Doctors: Benefits Outweigh Harm Of Patients Having Full Access To Medical Records
The authors of a new study say allowing patients total access to their medical records lets them find errors or request changes to their treatment. In other health IT news, people are turning to telemedicine for their mental health needs, and a robot is eliminating the need for invasive surgery in some cases.
Patient Can't Always Access Complete Medical Records, Doctors Say
The Health Insurance Portability and Accountability Act (HIPAA) gives U.S. patients the right to access their medical records and control who else has access to the information, physicians note in an essay in the Annals of Internal Medicine. But in reality, the contents of electronic records may be limited by doctors’ concerns about disputes with patients about what the records say, fear of malpractice litigation, and questions about how much information to give certain individuals like minors and people with mental illness, these physicians argue. (Rapaport, 5/23)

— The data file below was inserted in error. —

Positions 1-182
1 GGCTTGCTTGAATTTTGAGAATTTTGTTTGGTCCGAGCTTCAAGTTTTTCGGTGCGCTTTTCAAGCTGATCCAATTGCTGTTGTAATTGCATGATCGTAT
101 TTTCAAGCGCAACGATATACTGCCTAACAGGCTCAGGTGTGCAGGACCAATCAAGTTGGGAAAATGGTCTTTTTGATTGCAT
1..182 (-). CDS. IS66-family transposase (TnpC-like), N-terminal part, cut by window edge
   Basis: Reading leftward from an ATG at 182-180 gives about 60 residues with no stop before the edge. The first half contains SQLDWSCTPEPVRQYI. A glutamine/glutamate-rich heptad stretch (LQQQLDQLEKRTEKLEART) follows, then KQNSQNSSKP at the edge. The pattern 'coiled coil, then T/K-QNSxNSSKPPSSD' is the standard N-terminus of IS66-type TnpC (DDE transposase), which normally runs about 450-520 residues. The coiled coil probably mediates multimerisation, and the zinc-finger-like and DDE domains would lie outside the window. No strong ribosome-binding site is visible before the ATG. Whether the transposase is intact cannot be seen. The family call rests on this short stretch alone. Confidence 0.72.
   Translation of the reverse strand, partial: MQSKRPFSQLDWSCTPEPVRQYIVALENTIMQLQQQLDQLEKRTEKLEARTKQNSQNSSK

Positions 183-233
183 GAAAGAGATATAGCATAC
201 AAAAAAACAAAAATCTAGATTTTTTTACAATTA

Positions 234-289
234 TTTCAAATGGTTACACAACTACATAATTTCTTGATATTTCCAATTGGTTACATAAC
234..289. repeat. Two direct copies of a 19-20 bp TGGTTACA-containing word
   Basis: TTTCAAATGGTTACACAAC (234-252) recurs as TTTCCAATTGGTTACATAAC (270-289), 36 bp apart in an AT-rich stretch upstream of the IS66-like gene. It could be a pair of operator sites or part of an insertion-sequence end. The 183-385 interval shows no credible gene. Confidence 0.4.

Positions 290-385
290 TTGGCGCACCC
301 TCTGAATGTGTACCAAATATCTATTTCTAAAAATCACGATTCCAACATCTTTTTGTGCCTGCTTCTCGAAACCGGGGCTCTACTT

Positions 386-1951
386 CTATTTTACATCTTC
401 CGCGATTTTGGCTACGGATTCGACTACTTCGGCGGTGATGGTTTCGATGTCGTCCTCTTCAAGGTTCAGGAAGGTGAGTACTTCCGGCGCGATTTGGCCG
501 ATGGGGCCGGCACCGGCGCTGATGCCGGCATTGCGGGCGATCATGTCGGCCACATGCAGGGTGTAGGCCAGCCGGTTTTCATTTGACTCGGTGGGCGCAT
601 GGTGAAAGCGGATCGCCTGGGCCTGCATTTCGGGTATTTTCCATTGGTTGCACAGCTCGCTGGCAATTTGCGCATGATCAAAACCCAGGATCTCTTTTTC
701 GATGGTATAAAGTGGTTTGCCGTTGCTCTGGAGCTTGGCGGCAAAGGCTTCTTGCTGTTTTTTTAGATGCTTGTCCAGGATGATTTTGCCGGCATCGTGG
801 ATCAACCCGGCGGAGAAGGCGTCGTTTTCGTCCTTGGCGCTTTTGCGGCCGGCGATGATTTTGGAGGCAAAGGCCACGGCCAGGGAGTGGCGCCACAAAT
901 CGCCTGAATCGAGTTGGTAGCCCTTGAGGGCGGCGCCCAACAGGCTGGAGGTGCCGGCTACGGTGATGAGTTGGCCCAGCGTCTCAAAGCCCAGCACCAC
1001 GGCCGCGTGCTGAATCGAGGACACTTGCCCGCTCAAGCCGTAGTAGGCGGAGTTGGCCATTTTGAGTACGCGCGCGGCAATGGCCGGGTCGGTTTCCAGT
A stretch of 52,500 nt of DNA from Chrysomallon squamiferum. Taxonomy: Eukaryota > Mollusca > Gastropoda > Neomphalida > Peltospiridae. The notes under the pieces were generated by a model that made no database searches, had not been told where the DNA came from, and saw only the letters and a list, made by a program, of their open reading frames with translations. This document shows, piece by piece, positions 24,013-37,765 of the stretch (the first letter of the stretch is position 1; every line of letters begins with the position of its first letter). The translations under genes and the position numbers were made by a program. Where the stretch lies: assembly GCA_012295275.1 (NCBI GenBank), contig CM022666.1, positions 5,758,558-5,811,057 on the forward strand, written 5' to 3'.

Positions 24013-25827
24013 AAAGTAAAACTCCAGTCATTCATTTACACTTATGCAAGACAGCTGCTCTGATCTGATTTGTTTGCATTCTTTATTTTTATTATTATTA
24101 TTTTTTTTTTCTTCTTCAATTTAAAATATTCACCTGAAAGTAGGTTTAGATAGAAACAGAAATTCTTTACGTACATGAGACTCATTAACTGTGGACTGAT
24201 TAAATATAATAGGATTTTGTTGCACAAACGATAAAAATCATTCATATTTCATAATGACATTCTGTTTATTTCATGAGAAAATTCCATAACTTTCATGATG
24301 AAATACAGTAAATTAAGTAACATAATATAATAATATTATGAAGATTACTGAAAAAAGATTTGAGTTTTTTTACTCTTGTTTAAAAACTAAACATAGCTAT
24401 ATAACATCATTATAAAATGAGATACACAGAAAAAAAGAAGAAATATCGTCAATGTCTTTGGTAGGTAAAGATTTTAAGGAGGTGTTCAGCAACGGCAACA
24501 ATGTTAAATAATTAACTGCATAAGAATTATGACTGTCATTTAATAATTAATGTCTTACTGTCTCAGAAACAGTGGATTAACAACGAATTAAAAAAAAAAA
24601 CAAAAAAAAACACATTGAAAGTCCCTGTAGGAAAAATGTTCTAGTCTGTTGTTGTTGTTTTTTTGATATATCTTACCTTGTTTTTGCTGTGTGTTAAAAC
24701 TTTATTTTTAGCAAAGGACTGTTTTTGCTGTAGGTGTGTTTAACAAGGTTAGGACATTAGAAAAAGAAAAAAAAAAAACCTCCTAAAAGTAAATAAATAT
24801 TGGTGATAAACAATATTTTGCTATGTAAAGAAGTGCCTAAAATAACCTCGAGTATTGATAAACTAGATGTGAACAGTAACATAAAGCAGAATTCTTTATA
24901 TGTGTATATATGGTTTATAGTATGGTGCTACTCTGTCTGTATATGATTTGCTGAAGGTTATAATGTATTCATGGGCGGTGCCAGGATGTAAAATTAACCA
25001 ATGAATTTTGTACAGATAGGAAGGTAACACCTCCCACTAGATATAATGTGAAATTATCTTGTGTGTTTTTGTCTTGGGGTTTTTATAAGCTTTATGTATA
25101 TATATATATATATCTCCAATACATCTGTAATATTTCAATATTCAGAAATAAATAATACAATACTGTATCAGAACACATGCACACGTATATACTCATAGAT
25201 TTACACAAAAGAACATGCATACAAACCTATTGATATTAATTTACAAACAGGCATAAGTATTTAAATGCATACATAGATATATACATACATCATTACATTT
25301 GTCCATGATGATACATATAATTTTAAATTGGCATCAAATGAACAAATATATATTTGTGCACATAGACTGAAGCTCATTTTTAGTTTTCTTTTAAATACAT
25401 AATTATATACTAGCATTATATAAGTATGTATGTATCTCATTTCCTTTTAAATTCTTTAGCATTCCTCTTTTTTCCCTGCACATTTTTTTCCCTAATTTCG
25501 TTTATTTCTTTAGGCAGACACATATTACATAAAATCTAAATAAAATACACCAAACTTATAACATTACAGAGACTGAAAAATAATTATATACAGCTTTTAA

Telehealth Increasingly Used for Mental Health Care
The rapid growth of telehealth services for mental and behavioral care means employers should consider the rewards and risks associated with this delivery of health care, particularly when it comes to privacy and state laws. ... Telebehavioral counseling and other services are providing more and more people with the help they need by bringing the treatment to the privacy of an individual's home, eliminating the need to take time off from work and the fear of stigma, Wojcik said. (Douglas, 5/23)
Hard To Swallow? Tiny Robot Will Perform Surgery Inside You
Swallowing a robot is normally cause for a trip to an emergency room to get that Transformer out of your 3-year-old. But instead of fishing this tiny robot out of your stomach, doctors are having you swallow it – on purpose. Scientists have created a tiny robot that can be swallowed and sent to retrieve objects that were errantly ingested. (Welsh, 5/23)